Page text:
Mental image vs Reality

biknut

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This how a Stealth Bomber looks to normie eBikers
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The reality
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My bike next to an Ariel Kelper
 
4.0 tires on a fat bike makes it stop looking like a fat bike and start looking like a pretend-motorcycle. In my personal view its a bit of a pathetic impersonation. Sadly I still have one bike with smoothie 4.0's that needs to go back to PHAT again.
 
I mostly ride my homemade trike in the summer but in winter ride with a group of retired friends once a week on local singletrack trails. My KHS runs 4.8" wide knobby tires. I would never run those tires in summer for two reasons. The rubber compound is fairly soft and running on hard surface would wear them out quickly and two they are costly.
Now I spent many years riding street and dirt bikes and I confess I love the way those 4.8" look. It does take me back to my younger days. But the real benefit is the increased traction on both sand and snowy trails. I met a group of fat bike riders last week and they were running semi smoothie 4" tires and were complaining about the front wheel washing out on turns and the trail is all turns through the forest. Same thing with my friend on a Voltbike Yukon. But on my bike virtually no slippage making the ride very enjoyable. Our group headed 50 miles out of town to ride another area on the 14th and same result. Here it was more important since some of the trails lead up across the face of a ridge and were roughly 3 feet wide.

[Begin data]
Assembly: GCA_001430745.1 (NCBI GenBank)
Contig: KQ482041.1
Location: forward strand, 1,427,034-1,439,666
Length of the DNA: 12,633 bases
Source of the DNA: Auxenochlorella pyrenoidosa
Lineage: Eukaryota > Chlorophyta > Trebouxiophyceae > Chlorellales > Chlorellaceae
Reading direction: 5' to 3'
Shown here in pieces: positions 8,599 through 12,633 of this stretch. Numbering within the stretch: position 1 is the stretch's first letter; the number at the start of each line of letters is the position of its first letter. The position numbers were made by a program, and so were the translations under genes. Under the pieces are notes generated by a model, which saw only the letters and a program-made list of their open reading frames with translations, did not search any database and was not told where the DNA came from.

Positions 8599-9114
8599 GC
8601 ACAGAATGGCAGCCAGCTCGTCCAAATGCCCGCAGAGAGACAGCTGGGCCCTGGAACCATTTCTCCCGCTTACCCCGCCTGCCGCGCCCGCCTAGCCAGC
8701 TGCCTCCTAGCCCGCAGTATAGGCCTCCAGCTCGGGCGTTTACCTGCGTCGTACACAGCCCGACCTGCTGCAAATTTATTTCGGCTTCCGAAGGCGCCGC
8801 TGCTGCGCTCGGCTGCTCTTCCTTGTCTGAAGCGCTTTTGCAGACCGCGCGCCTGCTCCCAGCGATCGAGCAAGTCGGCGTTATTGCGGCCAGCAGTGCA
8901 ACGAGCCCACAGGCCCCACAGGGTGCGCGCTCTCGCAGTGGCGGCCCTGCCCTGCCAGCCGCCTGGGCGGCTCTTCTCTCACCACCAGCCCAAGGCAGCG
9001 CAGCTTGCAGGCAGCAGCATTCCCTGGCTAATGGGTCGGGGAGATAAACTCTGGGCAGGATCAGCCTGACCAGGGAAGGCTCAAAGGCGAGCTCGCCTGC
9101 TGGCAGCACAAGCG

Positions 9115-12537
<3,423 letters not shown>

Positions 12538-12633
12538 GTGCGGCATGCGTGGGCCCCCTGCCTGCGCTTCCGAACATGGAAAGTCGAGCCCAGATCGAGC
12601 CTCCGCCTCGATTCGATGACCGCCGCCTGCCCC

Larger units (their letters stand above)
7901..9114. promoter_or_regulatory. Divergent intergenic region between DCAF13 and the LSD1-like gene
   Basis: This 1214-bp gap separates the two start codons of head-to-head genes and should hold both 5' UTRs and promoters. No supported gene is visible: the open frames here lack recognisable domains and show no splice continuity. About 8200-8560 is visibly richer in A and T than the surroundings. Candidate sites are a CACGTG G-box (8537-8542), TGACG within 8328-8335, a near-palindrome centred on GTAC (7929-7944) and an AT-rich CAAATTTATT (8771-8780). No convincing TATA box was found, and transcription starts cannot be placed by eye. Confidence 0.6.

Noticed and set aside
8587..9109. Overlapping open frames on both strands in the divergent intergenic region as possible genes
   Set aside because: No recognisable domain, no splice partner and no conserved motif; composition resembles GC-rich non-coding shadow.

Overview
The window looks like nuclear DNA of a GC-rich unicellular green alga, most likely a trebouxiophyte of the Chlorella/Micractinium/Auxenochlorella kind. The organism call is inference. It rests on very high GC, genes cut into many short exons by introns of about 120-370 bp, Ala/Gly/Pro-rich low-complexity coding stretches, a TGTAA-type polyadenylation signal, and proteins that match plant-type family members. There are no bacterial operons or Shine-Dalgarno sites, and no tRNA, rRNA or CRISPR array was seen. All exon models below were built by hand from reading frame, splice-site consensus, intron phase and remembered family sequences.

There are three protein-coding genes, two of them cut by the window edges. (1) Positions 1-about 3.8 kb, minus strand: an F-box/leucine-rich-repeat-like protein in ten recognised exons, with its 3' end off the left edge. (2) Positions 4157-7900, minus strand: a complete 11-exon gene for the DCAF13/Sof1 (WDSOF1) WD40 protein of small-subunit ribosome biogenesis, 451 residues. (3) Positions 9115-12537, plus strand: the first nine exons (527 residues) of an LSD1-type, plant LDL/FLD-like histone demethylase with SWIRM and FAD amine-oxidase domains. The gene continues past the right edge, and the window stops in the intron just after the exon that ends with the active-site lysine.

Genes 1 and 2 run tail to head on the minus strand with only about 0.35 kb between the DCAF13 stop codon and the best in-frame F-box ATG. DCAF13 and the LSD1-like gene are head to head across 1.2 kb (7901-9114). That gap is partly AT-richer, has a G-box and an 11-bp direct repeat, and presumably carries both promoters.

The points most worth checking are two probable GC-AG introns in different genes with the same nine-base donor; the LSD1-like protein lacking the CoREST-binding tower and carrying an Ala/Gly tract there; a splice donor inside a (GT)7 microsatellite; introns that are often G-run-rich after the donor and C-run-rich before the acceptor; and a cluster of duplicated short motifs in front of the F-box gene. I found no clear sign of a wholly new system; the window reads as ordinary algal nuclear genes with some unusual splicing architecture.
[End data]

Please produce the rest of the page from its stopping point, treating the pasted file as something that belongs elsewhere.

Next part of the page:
I found running smooth rolling knobbies on pavement at street pressures (15-20 psi) lets the tires 'sing' which in turn is heard by pedestrians as you are coming up on them. It was a huge, unexpected benefit on a street commuter to have people turn around and look at me, then stop their attempt to jaywalk in front of me or zig in front of me on a path. No help with morons wearing earbuds but we live in an imperfect world.

As for wearing out the tire, thats a function of finding the right tire. Any of the variations of the Chaoyang Big Daddy - most especially the 30tpi version - wear very slowly. I will get around 5-6000 milers out of one and since they wear for so long, you have plenty of time to wait out the suppliers and find your next pair on sale. I'd get them on Ebay under the Arisun brand often as not for about US$60 each, which is no more than you would spend for a decent skinny tire. They're sold as the Chaoyang Big Daddy, the Arisun Big Fatty, the Origin8 Tsunami, Panaracer Fat B Nimble, and many others. Once you learn to recognize the tread pattern you'll see it everywhere. I even got a tiny one recently (20x3.0) with downsized knobs that looked just like the big tire had been hit with a shrink ray. They are a smooth roller that are ideal at nothing but good at everything, even deep mud so long as you have a throttle and the balls to submerge the bike halfway to its hubs (and a 2wd bike :D). Also (and this is a big one) no self-steering.

I put many thousands of miles over a period of years on high speed, custom fat street commuters and went thru a long learning process.

Here is a pic with those tires on (2018). Then with Snowshoes that I ran tubeless via Fattystrippers in 2019 (terrible idea; the fattystripper idea sucked for me).